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Emerald to ask for environmental impact statement concerning proposed expansion at Emerald Sky Dairy

By LeAnn R. Ralph and Samuel Ripp

TOWN OF EMERALD  —  The Emerald Town Board has approved hiring an attorney, if necessary, to write a resolution asking for an environmental impact statement concerning the proposed expansion at Emerald Sky Dairy.

The proposed expansion would allow up to 6,289 dairy cows.

About 30 people attended the Emerald Town Board meeting June 8 to express concern about the groundwater.

Emerald Sky Dairy, formerly known as Emerald Dairy and formerly owned by John Vrieze, has been sold to an individual who reportedly owns large dairies in Nebraska and in Rock County near Janesville.

The new owner of Emerald Sky Dairy is requesting a conditional use permit to increase the number of animal units to 8,804.

A dairy cow represents 1.4 animal units, so the proposed expansion would translate into 6,289 cows.

Before Emerald Sky Dairy could expand, the facility would need a conditional use permit from St. Croix County.

According to Ellen Denzer of the St. Croix County Community Development Department, the facility’s current conditional use permit allows up to 3,400 dairy cows, or 4,760 animal units, and the existing operation has 2,460 animal units, or 1,757 dairy cows.

The application for Emerald Sky Dairy submitted to St. Croix County for a conditional use permit was incomplete and has been returned to the applicant for additional information.

Before a decision could be made on the conditional use permit, the St. Croix County Zoning Board of Adjustment would have to hold a public hearing, and notices would have to be published in the newspaper prior to the public hearing.

“There are some things we can do to ensure we maintain quality water, clean water, because that is the thing that matters to all of us, no matter what our age,” said Kim Dupre, a resident on County Road G.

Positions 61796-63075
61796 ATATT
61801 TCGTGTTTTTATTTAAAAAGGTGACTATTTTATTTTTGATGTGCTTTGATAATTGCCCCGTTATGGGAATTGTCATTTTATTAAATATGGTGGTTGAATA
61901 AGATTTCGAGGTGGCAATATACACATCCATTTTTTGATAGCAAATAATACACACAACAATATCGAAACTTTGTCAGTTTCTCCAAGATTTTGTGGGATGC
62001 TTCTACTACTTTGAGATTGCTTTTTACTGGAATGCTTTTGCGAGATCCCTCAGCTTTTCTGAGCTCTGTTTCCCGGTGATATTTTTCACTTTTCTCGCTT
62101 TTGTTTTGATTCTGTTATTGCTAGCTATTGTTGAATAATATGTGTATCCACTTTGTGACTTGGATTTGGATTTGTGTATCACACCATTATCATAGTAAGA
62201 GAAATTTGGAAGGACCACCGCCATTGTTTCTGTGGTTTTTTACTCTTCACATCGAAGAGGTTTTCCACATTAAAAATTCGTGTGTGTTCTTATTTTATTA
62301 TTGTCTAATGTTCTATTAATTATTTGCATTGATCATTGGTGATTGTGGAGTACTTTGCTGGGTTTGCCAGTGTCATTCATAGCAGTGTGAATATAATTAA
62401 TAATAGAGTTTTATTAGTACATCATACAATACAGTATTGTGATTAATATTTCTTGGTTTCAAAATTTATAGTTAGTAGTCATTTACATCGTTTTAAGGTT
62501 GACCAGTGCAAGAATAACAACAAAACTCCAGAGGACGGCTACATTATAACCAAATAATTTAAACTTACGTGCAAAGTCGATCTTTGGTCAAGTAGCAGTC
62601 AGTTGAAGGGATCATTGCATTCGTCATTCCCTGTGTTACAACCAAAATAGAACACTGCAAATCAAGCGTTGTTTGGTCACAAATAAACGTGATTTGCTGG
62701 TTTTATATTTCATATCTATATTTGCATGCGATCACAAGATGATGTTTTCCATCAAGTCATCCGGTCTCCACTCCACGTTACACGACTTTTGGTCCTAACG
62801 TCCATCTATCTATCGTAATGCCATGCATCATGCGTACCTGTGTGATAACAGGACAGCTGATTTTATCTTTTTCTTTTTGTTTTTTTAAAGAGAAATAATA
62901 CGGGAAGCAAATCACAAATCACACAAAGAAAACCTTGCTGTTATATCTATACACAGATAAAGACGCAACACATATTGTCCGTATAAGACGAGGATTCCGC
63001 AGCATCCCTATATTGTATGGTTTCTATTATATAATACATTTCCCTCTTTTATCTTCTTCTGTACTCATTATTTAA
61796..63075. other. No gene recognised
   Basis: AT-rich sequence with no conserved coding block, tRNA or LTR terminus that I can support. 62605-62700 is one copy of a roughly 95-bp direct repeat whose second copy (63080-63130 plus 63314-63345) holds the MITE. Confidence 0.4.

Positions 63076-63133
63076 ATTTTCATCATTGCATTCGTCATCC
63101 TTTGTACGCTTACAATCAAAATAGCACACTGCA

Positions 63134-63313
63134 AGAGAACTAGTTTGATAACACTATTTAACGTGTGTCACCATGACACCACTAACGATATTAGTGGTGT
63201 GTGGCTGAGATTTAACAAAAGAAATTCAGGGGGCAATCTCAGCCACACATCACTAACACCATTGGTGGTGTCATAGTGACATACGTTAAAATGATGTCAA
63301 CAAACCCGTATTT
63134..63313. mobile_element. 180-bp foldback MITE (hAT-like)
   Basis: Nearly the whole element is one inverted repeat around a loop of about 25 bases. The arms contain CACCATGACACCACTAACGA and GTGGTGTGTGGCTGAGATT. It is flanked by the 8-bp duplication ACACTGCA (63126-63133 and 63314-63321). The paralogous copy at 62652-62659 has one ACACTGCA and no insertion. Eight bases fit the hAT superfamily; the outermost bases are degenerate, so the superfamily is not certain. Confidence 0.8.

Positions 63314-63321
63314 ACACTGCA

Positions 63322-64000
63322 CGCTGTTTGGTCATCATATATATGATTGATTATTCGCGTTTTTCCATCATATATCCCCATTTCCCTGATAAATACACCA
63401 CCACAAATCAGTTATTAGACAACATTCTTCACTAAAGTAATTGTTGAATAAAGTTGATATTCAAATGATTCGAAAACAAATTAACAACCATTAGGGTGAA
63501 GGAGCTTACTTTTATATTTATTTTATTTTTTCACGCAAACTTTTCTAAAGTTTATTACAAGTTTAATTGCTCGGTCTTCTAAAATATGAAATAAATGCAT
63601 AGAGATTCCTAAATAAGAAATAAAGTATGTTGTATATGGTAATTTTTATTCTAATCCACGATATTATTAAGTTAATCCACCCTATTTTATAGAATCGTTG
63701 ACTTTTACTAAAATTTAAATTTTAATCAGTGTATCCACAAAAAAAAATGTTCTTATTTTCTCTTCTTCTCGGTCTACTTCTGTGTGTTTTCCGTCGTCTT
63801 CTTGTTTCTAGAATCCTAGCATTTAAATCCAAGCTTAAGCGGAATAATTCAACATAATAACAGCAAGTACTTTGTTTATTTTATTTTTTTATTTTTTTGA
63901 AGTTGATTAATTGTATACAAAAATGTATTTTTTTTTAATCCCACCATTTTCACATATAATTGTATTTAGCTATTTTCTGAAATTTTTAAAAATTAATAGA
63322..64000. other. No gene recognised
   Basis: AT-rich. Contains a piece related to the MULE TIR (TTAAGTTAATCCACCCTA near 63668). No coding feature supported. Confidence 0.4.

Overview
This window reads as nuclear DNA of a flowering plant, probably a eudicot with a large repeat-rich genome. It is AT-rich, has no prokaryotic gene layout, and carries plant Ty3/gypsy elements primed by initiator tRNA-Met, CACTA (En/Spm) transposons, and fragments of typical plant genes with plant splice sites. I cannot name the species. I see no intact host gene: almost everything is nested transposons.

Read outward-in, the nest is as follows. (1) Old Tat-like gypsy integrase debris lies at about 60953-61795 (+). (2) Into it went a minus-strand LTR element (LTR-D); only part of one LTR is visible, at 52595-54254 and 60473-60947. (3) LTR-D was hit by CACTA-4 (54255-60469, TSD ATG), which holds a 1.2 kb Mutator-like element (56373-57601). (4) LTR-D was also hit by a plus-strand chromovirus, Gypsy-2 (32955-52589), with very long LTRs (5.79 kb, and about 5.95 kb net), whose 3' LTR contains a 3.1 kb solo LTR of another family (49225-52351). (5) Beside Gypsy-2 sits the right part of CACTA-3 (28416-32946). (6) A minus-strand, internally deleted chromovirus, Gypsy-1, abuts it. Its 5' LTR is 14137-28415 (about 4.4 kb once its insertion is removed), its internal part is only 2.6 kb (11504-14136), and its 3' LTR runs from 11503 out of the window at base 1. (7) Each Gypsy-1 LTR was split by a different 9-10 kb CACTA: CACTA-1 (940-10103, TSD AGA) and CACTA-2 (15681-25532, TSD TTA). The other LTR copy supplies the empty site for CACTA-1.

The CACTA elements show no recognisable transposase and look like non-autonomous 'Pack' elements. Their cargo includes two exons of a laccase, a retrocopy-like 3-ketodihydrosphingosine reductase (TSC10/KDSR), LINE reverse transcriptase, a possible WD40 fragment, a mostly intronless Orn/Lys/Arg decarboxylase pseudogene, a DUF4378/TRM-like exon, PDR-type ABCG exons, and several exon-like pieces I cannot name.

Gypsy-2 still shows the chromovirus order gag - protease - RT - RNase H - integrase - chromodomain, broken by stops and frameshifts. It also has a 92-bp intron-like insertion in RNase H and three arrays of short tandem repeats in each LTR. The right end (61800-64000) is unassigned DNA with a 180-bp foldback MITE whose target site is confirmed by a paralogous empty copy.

“They said at the water quality meeting (at the Emerald Town Hall a few weeks earlier), that people who are very young or very old or who have gone through chemo are very susceptible (to contaminated water),” she said.


A recent opinion by the state Attorney General says that the state Department of Natural Resources cannot take into consideration the impact on groundwater or surface water, such as rivers and lakes, when issuing permits for high capacity wells, Dupre said.

A June 3 legislative audit report on the DNR referenced wastewater permitting and enforcement. In Kewaunee County, south of Door County and east of Green Bay, there are 16 large dairies. A random sample of 320 wells revealed that 34 percent of those wells were contaminated with bacteria or unsafe levels of nitrate. The DNR failed to issue citations in 94 percent of those cases, Dupre said.

At the water quality meeting at the Emerald Town Hall, attendees learned that the bedrock in Emerald is “karst,” meaning it is like Swiss cheese under the topsoil with nooks and crannies and underground streams. Kewaunee County also has karst bedrock, Dupre said.

Karst bedrock is made up of soluble rock, such as limestone, dolomite and gypsum.


According to a report from the Environmental Protection Agency, a 1,000 animal unit dairy produces as much sewage as a city of 164,000 people, Dupre said.

The new proposal for 8,800 dairy animal units is equal to a city of 1.4 million people for producing waste, she said.